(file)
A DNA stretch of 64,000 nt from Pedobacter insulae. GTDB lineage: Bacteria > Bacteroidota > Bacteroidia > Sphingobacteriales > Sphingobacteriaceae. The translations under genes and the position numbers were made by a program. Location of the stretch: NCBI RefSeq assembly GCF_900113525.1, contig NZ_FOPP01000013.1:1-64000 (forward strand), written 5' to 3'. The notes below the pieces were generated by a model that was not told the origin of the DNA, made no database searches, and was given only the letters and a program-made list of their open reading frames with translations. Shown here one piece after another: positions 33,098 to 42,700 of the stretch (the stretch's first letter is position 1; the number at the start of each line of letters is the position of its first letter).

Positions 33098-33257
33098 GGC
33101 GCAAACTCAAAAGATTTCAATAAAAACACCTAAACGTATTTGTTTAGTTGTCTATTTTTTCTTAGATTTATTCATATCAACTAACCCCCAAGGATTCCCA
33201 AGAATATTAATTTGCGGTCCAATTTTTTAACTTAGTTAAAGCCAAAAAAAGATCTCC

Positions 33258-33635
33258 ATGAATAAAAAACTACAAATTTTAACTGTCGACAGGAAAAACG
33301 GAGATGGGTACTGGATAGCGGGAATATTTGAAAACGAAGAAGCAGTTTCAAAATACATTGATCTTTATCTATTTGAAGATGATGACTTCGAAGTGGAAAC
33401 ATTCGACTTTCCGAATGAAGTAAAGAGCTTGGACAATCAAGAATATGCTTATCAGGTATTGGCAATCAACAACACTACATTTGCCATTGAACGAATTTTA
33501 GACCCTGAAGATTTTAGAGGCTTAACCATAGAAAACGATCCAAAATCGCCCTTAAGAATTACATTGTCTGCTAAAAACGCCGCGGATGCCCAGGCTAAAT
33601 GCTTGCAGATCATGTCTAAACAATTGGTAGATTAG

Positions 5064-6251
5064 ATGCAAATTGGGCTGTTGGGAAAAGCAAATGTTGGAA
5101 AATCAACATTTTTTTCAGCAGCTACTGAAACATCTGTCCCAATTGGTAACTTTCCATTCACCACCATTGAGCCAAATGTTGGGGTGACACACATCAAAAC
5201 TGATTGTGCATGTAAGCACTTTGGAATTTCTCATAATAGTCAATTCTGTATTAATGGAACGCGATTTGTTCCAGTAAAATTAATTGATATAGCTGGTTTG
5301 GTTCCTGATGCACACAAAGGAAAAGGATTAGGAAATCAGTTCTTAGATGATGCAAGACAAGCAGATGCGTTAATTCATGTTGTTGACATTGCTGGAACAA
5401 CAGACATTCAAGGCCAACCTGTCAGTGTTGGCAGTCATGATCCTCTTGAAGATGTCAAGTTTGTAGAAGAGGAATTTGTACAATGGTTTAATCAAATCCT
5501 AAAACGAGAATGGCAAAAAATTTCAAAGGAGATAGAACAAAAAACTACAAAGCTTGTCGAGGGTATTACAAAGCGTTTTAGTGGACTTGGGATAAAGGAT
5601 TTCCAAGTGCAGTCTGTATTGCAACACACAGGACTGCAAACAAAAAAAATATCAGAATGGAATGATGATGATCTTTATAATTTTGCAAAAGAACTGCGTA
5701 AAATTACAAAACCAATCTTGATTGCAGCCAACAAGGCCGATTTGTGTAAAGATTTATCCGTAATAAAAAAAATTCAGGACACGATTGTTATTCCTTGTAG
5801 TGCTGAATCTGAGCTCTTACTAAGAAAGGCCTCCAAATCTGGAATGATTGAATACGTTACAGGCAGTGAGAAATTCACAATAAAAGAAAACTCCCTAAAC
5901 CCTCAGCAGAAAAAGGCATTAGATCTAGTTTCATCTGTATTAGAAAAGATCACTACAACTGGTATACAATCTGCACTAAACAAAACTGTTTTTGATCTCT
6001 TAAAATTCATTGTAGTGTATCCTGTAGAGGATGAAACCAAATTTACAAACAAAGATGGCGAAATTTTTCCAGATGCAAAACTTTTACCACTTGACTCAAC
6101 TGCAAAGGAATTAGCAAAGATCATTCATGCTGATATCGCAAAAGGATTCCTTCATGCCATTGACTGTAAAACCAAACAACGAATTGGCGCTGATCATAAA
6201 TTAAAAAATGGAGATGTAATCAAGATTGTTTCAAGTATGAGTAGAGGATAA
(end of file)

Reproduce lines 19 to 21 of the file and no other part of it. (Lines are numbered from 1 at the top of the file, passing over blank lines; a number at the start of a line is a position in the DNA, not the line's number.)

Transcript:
5601 TTCCAAGTGCAGTCTGTATTGCAACACACAGGACTGCAAACAAAAAAAATATCAGAATGGAATGATGATGATCTTTATAATTTTGCAAAAGAACTGCGTA
5701 AAATTACAAAACCAATCTTGATTGCAGCCAACAAGGCCGATTTGTGTAAAGATTTATCCGTAATAAAAAAAATTCAGGACACGATTGTTATTCCTTGTAG
5801 TGCTGAATCTGAGCTCTTACTAAGAAAGGCCTCCAAATCTGGAATGATTGAATACGTTACAGGCAGTGAGAAATTCACAATAAAAGAAAACTCCCTAAAC